Teen Mom: Phone records, gov’t assistance, separated parents

On last night’s episode of Teen Mom, Amber and Gary kept fighting about getting engaged, Catelynn and Tyler tried to mend their relationship after Catelynn’s lies broke Tyler’s trust, Farrah struggled to make ends meet, and Maci tried (but failed) to keep Ryan on the same parenting page as her regarding Bentley. Lots of yelling, lots of crying, lots of themes to work with.

1. Will access to phone records (or e-mails, texts, etc.) mend trust?

Catelynn and Tyler have gone from dream couple in season one to broken couple in season two — the skeletons are coming out of the closet for Catelynn, who lied to Tyler about her previous relationship with a guy in Florida, and Tyler’s trust for Catelynn has been destroyed because the lie has existed for their entire relationship. Tyler accuses Catelynn of having a wall up, they go to couples counseling, yet the trust remains a big problem.

Tyler tells Catelynn he forgave her but he can’t forget — which I think is constantly a bogus line because if you can’t forget what happened, then there is still a part of you that isn’t forgiving the person — and says he needs some concrete evidence to look at to know she is being honest. So what does Tyler ask to see? Her phone records. It’s unclear whether he wants past or present phone records, but it’s not the right path to rebuilding trust.

Relying on access to e-mails, phone records, text messages, etc. is not the way to build trust — it’s a way to get into the habit of needing to monitor your partner and never being able to believe what they say unless there is physical evidence (or a lack of physical evidence, e.g. check my phone records, I never called so-and-so). The definition of trust (according to Merriam-Webster) is:

A firm belief or confidence in the honesty, integrity, reliability, justice, etc. of another person or thing; faith; reliance.

You can fool yourself into thinking that seeing those phone records and text messages creates and builds a sense of confidence and faith, but the entire idea of trust is that it functions without physical proof or evidence — sure you believe someone if you see their actual phone records, but if you have to check the records, you aren’t trusting them — you’re trusting the evidence you found, if anything. Trusting is believing the person without checking the phone records.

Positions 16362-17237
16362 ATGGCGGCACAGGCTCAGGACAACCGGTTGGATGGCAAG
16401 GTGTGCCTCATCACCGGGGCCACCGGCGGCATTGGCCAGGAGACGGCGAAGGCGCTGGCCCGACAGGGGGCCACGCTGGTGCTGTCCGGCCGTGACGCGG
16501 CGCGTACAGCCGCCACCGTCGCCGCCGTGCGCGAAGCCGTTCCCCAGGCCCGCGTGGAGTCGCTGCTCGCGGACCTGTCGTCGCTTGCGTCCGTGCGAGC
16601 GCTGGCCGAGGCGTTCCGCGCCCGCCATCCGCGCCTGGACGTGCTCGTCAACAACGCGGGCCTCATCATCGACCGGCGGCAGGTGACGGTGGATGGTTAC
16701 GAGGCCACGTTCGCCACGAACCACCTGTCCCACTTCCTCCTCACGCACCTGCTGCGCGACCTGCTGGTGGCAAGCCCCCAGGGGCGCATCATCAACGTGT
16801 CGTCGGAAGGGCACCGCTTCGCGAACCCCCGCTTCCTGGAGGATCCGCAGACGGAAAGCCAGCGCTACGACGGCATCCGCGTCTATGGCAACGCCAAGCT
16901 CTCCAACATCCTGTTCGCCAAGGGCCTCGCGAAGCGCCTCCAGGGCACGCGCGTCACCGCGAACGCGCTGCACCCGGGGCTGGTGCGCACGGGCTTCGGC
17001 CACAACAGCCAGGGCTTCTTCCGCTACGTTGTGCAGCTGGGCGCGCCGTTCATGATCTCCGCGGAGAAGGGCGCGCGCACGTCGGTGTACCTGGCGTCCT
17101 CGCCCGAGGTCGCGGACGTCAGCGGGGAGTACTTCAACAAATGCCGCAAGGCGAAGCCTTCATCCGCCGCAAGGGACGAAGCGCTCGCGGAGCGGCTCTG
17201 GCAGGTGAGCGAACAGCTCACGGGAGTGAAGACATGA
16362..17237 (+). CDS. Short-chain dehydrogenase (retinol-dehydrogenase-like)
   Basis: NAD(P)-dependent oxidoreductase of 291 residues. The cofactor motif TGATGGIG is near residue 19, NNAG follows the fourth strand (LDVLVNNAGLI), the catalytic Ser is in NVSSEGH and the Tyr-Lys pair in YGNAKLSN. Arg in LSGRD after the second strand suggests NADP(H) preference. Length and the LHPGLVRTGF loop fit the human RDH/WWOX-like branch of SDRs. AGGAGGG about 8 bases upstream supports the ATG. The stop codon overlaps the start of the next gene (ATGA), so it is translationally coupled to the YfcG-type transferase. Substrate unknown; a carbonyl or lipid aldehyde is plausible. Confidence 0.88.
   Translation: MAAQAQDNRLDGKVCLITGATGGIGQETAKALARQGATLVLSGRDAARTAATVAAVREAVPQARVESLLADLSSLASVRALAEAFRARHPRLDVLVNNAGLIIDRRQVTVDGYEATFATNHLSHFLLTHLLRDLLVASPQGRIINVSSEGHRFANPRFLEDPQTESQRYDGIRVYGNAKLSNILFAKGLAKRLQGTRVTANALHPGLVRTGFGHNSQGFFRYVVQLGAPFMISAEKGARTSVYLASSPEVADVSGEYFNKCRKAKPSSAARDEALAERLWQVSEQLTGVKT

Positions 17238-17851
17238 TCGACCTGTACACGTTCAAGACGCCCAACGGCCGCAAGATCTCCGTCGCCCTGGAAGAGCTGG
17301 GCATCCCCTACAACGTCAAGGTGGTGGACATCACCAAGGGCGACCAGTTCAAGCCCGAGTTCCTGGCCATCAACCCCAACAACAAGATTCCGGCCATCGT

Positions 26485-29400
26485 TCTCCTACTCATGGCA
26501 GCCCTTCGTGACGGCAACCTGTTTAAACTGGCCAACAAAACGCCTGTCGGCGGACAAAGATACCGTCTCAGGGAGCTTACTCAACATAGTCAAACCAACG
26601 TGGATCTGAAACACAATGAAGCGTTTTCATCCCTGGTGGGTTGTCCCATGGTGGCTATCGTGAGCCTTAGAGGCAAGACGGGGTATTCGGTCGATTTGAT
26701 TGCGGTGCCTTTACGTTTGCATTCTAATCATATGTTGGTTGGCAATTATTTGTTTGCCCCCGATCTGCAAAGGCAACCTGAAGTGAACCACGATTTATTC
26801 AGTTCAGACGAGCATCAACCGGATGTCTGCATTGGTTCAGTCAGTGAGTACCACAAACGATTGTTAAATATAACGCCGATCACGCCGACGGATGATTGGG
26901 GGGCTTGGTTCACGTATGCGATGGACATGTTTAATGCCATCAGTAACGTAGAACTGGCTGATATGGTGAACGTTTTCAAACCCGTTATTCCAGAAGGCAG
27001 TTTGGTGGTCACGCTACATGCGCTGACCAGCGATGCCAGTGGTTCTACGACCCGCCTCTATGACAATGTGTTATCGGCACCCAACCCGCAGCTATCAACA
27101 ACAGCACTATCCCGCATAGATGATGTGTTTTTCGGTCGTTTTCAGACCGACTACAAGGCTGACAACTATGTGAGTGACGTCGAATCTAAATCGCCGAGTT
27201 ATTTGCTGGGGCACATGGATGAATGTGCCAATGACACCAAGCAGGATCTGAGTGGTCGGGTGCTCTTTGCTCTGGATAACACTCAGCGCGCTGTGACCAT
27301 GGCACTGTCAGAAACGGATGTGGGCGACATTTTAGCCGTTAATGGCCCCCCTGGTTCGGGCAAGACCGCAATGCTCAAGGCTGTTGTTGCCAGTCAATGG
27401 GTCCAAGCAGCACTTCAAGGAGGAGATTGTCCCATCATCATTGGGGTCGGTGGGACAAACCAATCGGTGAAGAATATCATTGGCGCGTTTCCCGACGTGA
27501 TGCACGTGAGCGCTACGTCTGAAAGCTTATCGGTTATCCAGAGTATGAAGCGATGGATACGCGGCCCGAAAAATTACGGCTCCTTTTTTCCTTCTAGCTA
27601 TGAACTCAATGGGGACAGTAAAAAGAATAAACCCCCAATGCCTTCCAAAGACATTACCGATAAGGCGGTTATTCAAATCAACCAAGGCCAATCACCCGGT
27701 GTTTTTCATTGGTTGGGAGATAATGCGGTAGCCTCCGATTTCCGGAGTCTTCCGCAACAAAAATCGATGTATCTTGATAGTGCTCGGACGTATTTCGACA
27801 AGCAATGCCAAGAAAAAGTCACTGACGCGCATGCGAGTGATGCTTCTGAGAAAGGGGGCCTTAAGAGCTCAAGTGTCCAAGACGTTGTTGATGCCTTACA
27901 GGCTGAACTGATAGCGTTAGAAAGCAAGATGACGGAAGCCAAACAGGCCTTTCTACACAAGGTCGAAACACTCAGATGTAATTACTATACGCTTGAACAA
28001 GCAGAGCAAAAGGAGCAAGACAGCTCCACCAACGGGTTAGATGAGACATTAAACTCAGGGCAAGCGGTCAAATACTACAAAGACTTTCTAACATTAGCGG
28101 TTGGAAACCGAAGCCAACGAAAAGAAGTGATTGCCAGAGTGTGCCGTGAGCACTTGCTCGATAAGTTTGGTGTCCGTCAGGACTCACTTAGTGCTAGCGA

Tyler is stepping down a dangerously slippery slope if he thinks looking at her phone records is the key to rebuilding his trust — it gives him peace of mind to know she’ll agree to share them, but it creates a new pattern in which he doesn’t develop any true trust or confidence that she is being honest, but rather a dependency on invading her privacy and seeing physical evidence that she isn’t lying.

2. Making too much, but not enough

Farrah brought up a good point about government assistance when she was telling a coworker that she made too much money for government assistance but wasn’t making enough money to pay her bills. This is actually a common problem for many individuals and families, being denied assistance for making too much money to be considered “in need” but not enough to actually stay afloat or maintain any savings every month.

Luckily there are countless websites dedicated to helping people find other forms of assistance, such as this one, this one, and this one. But, it’s an important problem to highlight — people probably assume Farrah, as a single parent, would qualify for these programs and might judge her or write her off as someone whose livelihood is subsidized by taxpayers. In reality, however, she isn’t getting anything for free — except temporary baby-sitting, and that’s only because her mom was being charged with domestic violence and couldn’t be around baby Sophia.